By Gretchen Schuldt
Penalties for second-offense marijuana possession, already a felony, would increase substantially if butane extraction was used in the production process, under a bill making its way through the Legislature.
Industry officials say that occasional users may have no clue how their product was processed, although frequent imbibers may be able to tell the difference by the taste.
The maximum penalty for second-offense (or greater) possession now is 3½ years in prison and a $10,000 fine. Under the bill, the penalties for second-offense (or greater) marijuana would increase depending on the amount of butane-extracted cannabis involved. The amounts and maximum penalties would be:
The bill also would significantly increase the penalty for manufacturing, delivering, or selling any amount of butane-extracted cannabis. Currently, marijuana manufacturing and dealing carries different sentences depending on the amount involved. Under the bill, those crimes, regardless of amount, would be punishable by up to 15 years in prison and a $50,000 fine. That means a person could go potentially to prison for a very long stretch for sharing a gummy bear with a friend.
Butane extraction is a common method of concentrating cannabis resin. Butane extraction can produce a THC concentration of up to 90%. The concentrate is used in a variety of products, including edibles and vaping juices.
Commercial entities generally use a closed system of butane extraction, which is not considered an explosion hazard. Closed systems keep the butane from escaping into the atmosphere.
Some processors, including those running clandestine labs, use an "open blasting" system that allows the butane to escape into the atmosphere, creating a danger of explosions.
The pending bill does not differentiate between open and closed production methods used or whether any hazards are actually present.
"This is a very misguided effort," said Bryce Brisbin, director of technical sales at Luna Technologies, a cannabis extraction company. Closed-system butane cannabis extraction is safe and provides a high-quality product, he said.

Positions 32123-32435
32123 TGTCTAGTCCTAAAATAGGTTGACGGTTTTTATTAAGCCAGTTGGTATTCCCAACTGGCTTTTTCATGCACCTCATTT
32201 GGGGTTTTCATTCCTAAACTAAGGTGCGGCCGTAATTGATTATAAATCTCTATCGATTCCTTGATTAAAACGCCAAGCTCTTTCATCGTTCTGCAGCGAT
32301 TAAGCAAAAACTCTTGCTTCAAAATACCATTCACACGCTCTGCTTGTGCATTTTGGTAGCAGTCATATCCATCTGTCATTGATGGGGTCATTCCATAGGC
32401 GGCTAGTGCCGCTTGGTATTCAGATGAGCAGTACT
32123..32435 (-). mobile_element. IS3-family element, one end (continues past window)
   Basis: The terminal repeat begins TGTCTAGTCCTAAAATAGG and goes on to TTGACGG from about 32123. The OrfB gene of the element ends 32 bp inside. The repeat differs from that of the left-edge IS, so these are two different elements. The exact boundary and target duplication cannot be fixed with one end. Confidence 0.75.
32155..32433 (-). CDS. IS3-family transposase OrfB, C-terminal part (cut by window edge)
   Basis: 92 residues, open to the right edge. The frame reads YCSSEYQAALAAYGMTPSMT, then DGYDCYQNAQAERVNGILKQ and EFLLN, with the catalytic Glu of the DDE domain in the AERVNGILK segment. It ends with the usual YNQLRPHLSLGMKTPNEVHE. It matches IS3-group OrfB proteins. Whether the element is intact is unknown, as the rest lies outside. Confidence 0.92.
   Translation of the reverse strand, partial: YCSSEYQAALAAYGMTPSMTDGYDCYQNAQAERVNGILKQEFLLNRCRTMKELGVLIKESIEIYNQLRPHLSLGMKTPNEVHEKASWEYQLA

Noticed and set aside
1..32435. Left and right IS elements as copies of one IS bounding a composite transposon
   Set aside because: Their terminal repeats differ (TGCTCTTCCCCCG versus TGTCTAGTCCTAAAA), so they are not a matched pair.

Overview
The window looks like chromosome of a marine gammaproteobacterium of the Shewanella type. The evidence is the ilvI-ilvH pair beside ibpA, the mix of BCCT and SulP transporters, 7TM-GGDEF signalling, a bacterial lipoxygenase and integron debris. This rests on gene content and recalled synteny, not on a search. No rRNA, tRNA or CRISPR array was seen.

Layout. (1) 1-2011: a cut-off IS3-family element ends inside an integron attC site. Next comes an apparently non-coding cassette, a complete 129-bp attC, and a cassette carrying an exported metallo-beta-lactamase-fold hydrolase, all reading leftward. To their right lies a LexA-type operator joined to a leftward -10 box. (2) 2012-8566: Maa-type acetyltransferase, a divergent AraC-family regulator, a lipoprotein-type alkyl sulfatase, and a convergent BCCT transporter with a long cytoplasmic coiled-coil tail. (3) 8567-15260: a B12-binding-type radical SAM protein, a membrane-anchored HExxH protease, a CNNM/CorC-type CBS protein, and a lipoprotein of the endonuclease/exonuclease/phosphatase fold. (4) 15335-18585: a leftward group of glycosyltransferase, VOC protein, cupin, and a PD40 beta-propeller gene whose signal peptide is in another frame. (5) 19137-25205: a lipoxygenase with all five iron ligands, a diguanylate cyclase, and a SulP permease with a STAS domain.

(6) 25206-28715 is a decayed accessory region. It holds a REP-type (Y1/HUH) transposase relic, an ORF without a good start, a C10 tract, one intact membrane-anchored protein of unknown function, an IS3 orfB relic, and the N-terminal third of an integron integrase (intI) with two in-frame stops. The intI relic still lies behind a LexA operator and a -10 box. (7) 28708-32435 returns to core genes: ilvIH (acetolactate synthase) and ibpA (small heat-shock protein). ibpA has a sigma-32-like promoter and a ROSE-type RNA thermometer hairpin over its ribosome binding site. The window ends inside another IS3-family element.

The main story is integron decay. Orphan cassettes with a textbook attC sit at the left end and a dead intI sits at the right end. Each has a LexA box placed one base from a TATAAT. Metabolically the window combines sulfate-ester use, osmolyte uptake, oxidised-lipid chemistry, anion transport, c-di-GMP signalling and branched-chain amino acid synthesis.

"Open blasting should be banned, totally illegal," he said. "It's incredibly stupid."
State Rep. Jesse James (R-Altoona), a sponsor of the legislation in the Assembly, said in prepared testimony last week that "The criminal elements and punishments of possessing, manufacturing, and delivery of BHO (butane honey oil) is the same as marijuana. I understand marijuana is needed to make BHO, but the process is making a totally different product, with a higher potency, which sells at a higher rate, putting the lives of those who manufacture it and others at risk."
He acknowledged that the closed-loop system was generally more "safer, controlled, and effective" than the open blasting system.
"The societal harms stemming from more prevalent and more potent cannabis is well-established in research exploring the effects on public safety and violent crime, traffic safety and the workforce," said State Sen. Duey Stroebel (R-Saukville), another sponsor. "The narrative surrounding the alleged medical benefits of cannabis tends to readily dismiss the aforementioned harms."
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